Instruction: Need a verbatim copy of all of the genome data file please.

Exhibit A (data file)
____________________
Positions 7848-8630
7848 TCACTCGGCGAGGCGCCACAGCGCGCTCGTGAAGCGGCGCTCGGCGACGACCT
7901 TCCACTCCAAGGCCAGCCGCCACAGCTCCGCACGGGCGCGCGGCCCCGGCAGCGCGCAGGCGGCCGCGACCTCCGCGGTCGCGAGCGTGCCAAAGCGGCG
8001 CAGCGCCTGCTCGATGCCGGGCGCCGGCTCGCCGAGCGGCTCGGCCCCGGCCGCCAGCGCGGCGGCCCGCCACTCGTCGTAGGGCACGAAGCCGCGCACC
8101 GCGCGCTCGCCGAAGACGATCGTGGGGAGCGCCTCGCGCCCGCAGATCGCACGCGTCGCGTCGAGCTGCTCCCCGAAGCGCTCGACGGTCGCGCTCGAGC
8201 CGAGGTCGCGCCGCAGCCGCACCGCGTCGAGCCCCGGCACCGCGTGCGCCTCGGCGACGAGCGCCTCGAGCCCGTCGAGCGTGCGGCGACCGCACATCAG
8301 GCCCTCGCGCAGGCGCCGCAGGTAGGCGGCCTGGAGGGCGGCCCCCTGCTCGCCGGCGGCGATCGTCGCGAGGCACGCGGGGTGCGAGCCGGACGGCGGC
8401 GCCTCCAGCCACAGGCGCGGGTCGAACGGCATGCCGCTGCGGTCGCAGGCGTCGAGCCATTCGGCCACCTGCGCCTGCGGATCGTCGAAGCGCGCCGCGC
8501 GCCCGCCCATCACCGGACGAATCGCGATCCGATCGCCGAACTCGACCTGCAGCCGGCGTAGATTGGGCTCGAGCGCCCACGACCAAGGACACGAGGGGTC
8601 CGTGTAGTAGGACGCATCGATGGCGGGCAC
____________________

Positions 7848-8630
7848 TCACTCGGCGAGGCGCCACAGCGCGCTCGTGAAGCGGCGCTCGGCGACGACCT
7901 TCCACTCCAAGGCCAGCCGCCACAGCTCCGCACGGGCGCGCGGCCCCGGCAGCGCGCAGGCGGCCGCGACCTCCGCGGTCGCGAGCGTGCCAAAGCGGCG
8001 CAGCGCCTGCTCGATGCCGGGCGCCGGCTCGCCGAGCGGCTCGGCCCCGGCCGCCAGCGCGGCGGCCCGCCACTCGTCGTAGGGCACGAAGCCGCGCACC
8101 GCGCGCTCGCCGAAGACGATCGTGGGGAGCGCCTCGCGCCCGCAGATCGCACGCGTCGCGTCGAGCTGCTCCCCGAAGCGCTCGACGGTCGCGCTCGAGC
8201 CGAGGTCGCGCCGCAGCCGCACCGCGTCGAGCCCCGGCACCGCGTGCGCCTCGGCGACGAGCGCCTCGAGCCCGTCGAGCGTGCGGCGACCGCACATCAG
8301 GCCCTCGCGCAGGCGCCGCAGGTAGGCGGCCTGGAGGGCGGCCCCCTGCTCGCCGGCGGCGATCGTCGCGAGGCACGCGGGGTGCGAGCCGGACGGCGGC
8401 GCCTCCAGCCACAGGCGCGGGTCGAACGGCATGCCGCTGCGGTCGCAGGCGTCGAGCCATTCGGCCACCTGCGCCTGCGGATCGTCGAAGCGCGCCGCGC
8501 GCCCGCCCATCACCGGACGAATCGCGATCCGATCGCCGAACTCGACCTGCAGCCGGCGTAGATTGGGCTCGAGCGCCCACGACCAAGGACACGAGGGGTC
8601 CGTGTAGTAGGACGCATCGATGGCGGGCAC